I just chose the narrator for the audiobook version of my book Chief Marketing Officers at Work. The audiobook will be published through Audible.com. I negotiated with my publisher for the full rights to the audiobook, so I get the full proceeds of each sale after Audible takes its cut, which equates to 40% of each sale.
How Choosing a Narrator Works
I could have narrated the book myself, but this is why I didn’t:
- It would likely take 40-60 hours of my time.
- My time and attention is needed elsewhere, like marketing the book.
- I don’t know much about recording or narrating, so the quality probably wouldn’t be great.
Instead, I went to ACX, which is the division of Amazon that handles the entire process of putting a book on Audible, including rights management, choosing a narrator, paying the narrator, and receiving payments for audiobook sales.
I could find my own narrator and get the audio file and upload it, but I chose to use ACX for everything. I crafted a pitch for a narrator explaining a bit about my book and uploaded the first chapter so they could read it as their audition. I chose what rate I was willing to pay, measured per finished hour (PFH), and then waited to receive auditions. I received 30 auditions within two weeks. I then began the process of reviewing the auditions until I found the one I wanted, and then sent that narrator a specific offer, which he accepted (I ended up paying $150 per finished hour, with the total cost coming in at $2,419.35).
Why I Rejected 29 Narrator Auditions
Narrowing down the field of potential narrators was a bit like an eye exam, where I listened to the first audition and then the second and asked myself “Which of these is better?” If there was a clear difference I eliminated one and then tested the winner against the next one. As I went through each audition here are the things I noticed which resulted in me bumping certain auditions while keeping others for further consideration.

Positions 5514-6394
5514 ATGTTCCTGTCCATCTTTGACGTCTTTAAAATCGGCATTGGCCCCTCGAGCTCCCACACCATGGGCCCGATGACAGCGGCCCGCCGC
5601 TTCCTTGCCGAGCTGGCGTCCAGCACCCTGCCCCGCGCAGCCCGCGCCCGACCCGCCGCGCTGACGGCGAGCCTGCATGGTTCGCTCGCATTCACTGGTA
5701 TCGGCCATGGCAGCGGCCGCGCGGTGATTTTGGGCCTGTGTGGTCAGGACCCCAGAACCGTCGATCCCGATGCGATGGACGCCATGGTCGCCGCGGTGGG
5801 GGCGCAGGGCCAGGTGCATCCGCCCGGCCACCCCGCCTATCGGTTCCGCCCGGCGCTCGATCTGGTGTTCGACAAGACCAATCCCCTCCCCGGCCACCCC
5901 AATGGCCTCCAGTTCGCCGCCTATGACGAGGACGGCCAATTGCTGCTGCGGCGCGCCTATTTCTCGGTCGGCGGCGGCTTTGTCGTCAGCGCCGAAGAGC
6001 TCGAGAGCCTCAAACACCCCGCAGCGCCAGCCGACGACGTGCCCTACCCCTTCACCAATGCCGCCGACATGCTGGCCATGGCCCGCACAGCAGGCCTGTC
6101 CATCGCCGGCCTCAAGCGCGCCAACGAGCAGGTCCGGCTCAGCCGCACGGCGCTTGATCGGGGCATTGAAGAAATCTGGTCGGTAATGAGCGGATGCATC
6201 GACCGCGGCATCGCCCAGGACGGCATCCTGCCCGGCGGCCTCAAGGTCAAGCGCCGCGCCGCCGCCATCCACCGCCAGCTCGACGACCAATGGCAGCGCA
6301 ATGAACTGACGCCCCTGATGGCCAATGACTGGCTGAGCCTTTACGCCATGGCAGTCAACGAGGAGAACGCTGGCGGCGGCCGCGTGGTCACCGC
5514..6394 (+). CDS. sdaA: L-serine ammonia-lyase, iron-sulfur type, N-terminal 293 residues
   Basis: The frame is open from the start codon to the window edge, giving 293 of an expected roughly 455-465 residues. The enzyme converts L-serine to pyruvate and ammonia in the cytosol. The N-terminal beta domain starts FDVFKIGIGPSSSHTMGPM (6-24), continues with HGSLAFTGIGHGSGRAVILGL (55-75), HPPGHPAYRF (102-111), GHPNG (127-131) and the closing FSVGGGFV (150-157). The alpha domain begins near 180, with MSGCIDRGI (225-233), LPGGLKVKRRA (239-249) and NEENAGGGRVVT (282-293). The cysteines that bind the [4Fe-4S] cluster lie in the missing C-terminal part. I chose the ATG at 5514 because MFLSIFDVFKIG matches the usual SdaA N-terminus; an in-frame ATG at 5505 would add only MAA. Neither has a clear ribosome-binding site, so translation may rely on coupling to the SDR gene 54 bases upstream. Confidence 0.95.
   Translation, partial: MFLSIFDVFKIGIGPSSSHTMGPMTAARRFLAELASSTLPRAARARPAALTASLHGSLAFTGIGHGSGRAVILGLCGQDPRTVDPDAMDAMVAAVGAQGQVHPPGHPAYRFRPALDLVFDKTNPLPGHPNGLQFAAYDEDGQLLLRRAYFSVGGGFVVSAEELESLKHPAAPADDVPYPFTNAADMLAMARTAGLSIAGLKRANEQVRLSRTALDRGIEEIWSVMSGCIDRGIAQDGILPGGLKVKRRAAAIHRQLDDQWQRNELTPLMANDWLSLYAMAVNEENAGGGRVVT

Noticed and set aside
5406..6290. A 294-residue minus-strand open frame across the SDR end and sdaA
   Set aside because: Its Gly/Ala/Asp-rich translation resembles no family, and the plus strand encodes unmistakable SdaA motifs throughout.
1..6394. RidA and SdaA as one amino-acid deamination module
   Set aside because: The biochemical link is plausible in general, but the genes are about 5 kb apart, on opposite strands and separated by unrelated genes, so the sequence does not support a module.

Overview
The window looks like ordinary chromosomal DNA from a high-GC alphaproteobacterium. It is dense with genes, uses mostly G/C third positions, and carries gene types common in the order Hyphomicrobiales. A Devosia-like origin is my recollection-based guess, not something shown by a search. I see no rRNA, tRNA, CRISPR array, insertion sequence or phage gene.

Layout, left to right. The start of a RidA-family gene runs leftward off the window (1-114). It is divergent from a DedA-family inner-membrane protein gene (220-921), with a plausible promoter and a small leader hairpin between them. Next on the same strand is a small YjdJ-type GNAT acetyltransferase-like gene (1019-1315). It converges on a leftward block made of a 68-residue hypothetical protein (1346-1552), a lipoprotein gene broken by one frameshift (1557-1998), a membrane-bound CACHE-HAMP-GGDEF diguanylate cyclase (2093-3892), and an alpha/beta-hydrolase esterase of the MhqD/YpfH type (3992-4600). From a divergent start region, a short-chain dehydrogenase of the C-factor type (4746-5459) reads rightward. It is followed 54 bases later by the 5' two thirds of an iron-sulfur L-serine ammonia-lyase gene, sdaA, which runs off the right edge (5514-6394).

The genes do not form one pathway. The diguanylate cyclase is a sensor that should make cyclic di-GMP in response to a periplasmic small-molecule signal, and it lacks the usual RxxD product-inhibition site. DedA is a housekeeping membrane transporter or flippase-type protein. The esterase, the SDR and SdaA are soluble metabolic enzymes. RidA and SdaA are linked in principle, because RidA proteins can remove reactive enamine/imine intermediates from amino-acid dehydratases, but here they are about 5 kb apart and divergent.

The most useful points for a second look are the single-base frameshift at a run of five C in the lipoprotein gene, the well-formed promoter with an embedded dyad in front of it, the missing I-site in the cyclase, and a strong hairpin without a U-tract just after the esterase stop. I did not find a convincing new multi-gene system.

- Voice. Some sounded too young, some too old, some were too dramatic, some made pronunciation errors, some slurred their words while others enunciated too much, some sounded upbeat and others sounded like they were frowning or having a bad day, some were energetic and others lethargic. One person made awkward breathing noises that made me feel like I couldn’t breathe. In some cases I could tell within five seconds there was no way I was choosing a certain narrator.
- Technology. Some of the voices were fine, even great, but the technology they used put them at a disadvantage. Sometimes the reader sounded like he was in a bare metal room because there was so much echo. Some just didn’t sound as sharp, as though they were far from the mic, and in other cases certain sounds would pop too loudly and it was distracting. I felt bad for these folks, because my rejection had nothing to do with their talent, and everything to do with them not using the right equipment. But I don’t have time to tell 10 people they need to improve their technology and then wait for them re-audition, so they were eliminated.
- Speed. Several readers read too slowly. Interestingly, none read too fast. Maybe my opinion on this matter is the result of me always listening to audiobooks and podcasts at 2-3x speed.